A Little More About Us

So this guy (we’ll call him “S”) met this girl (Emily) at the dining hall during their freshman year at Brown. The Ratty being an uninspiring place to meet your soulmate, no sparks flew and it was not love at first sight; the two remained tentative acquaintances (at best) until their senior spring semester when they were enrolled in a class that they both hated, but loved hating together. Soon, with the help of study sessions, delicious food and classic movie marathons, they realized--and with great gusto--that sometimes opposites really do attract, like a lot, and they were married a year later in the barn at Emily's parents' farm.
After their marriage in 2006, S’s job moved the newlyweds from city to city for the first couple of years. First there was Providence, then it was Boston for seven months (brr!), then onto two glorious years living right on Miami Beach. Emily found jobs doing fun things like writing for a newspaper, working for a non-profit and managing marketing and PR campaigns. It was a great adventure, but eventually the pair--S from Maryland and Emily from Pennsylvania--decided to give up the nomadic life to move closer to family. In the fall of 2008, the couple moved to Maryland and Thirtyeight20 was born. Actually, it was more like a slow and painful resurrection. The couple purchased the neglected property at a foreclosure auction, hoping their vision could transform the dump into a unique and beautiful home. Situated on six rural acres with a stream running down one edge and peacocks milling about the yard, the land alone was a gem for the price and a great investment.

But the house… oh, the house! Built around 1880, it was a two-story cabin made of first-growth, hand-hewn chestnut logs on a stone foundation. A timber addition was added around 1900—adding a kitchen and bedroom. Another large addition was added by a previous owner in 2000 as a great room and upstairs in-laws’ apartment. It didn't look like much from the outside, but there was potential hidden under the dull gray siding. They envisioned exposed log walls and a rustic modern vibe; they were both pretty handy and had talented family and connections, so why not give it a shot?

The fun began. The house had no real floor plan; adjacent spaces did not connect properly, and sometimes not at all. The kitchen sink was in the foyer. A set of stairs had been enclosed and left as wasted space. The ceilings upstairs were 6 feet high. A door in the living room led to a gaping, empty hole (known as the “Pit of Despair”) with no floor, no walls, no nothing—aside from piles of trash that had been left behind by the previous owners. Renovating this ol' shack, they knew, might take a lifetime. So, with the help of a few talented family members, friends and an occasional professional, Emily and S figured they may as well get started tearing down the bad, restoring the good and rebuilding it better.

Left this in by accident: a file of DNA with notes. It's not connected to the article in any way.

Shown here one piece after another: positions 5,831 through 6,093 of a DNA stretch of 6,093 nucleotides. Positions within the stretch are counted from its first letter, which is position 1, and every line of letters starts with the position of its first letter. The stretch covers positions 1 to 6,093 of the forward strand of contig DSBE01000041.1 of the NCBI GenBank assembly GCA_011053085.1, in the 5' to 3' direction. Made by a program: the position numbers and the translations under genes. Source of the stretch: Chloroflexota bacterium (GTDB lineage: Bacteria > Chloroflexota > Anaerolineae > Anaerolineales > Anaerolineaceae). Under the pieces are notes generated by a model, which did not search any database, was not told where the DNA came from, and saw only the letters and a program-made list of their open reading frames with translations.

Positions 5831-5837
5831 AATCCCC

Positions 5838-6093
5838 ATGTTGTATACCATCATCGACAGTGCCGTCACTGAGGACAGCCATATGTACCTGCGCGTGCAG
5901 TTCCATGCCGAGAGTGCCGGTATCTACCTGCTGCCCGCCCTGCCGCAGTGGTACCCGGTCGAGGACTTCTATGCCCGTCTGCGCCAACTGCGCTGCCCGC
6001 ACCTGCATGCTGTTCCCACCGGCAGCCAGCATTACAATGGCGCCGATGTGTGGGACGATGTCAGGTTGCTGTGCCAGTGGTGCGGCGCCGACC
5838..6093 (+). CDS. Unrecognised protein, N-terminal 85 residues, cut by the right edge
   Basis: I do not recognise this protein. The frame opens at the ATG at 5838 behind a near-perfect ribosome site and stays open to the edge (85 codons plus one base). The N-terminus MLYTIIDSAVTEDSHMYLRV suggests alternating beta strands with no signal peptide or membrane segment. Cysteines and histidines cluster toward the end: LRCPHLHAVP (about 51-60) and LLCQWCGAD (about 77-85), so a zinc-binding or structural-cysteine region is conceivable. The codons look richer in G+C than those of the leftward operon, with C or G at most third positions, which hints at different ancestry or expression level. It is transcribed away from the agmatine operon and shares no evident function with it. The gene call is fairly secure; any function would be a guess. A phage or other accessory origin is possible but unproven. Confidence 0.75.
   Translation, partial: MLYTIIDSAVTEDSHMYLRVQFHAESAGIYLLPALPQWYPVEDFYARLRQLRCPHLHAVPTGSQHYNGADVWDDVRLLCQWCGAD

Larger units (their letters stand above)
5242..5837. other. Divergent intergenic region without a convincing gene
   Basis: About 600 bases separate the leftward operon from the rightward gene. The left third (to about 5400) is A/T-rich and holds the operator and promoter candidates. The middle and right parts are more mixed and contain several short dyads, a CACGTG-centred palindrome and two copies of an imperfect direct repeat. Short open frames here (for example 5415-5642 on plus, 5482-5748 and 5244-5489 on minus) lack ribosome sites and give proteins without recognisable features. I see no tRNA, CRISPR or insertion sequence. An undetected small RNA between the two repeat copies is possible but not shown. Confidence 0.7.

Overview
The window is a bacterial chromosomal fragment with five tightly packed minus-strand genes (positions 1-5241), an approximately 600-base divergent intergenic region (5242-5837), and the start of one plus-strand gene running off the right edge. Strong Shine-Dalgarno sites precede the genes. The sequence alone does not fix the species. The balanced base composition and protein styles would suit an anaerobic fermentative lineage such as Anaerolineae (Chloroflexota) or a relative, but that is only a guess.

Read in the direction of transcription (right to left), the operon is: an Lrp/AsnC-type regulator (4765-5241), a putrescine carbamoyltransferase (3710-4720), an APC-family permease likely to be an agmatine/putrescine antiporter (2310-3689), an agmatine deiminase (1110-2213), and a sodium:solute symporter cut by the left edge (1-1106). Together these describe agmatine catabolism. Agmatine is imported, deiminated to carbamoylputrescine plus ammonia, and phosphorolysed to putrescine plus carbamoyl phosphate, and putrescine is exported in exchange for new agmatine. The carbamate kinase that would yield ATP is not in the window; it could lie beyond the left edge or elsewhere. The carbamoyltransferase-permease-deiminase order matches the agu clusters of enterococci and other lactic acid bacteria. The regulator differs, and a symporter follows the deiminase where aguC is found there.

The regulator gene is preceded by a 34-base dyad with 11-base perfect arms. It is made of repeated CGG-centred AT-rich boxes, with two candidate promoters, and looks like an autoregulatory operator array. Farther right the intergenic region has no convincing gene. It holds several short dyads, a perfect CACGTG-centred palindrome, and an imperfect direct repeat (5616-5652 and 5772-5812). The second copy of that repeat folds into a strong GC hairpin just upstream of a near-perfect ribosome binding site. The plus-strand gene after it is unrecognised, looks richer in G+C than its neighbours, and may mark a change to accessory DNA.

A few of the tasks they’ve completed since September 2008 have included:
  • Gutting pretty much everything, removing every wire and pipe, replacing warped floor joists and hauling away multiple dumpsters of debris.
  • Integrating the in-laws’ apartment with the rest of the house.
  • Ripping out the attic to create cathedral ceilings in the original sections.
  • Completely moving a staircase to make some sense out of the floor plan.
  • Patiently scouring building material auctions and waiting for deals on everything.
  • Building a floor over the gaping Pit of Despair to double the size of the living room. 
  • Installing hardwood flooring, building a sweet stair railing, painting, caulking, crying and using a bucket as a toilet for a really long time.
And really, that’s just the tip of the iceberg. To find out more about their eternal project, just read the blog, ok?

When not working on the house, Emily works (from home!) as a marketing manager for a marketing-to-women firm and S is a business analyst. They also like to cook and enjoy good food and wine, be inspired at their church, have adventures with friends and family and antagonize each other, in a good way, whenever possible. They are 26 years old and have no kids, no kitchen and no real idea when this is all going to be over. But everyone is learning a lot, and Emily and S are extremely thankful for their parents (who provide untold amounts of help and support), their friends who have stopped by to lend a hand and for all of you who are cheering them on!

So that's the story, which is still unfolding. Questions? Comments? Advice? We love hearing from you!
Updated 1/6/10

1 comment:

  1. This is absolutely amazing! I'm in awe. Hubby and I have bought two foreclosures and are currently looking for our next home, hopefully in the country. I'm a new reader! Cannot wait to read through your archives. =)


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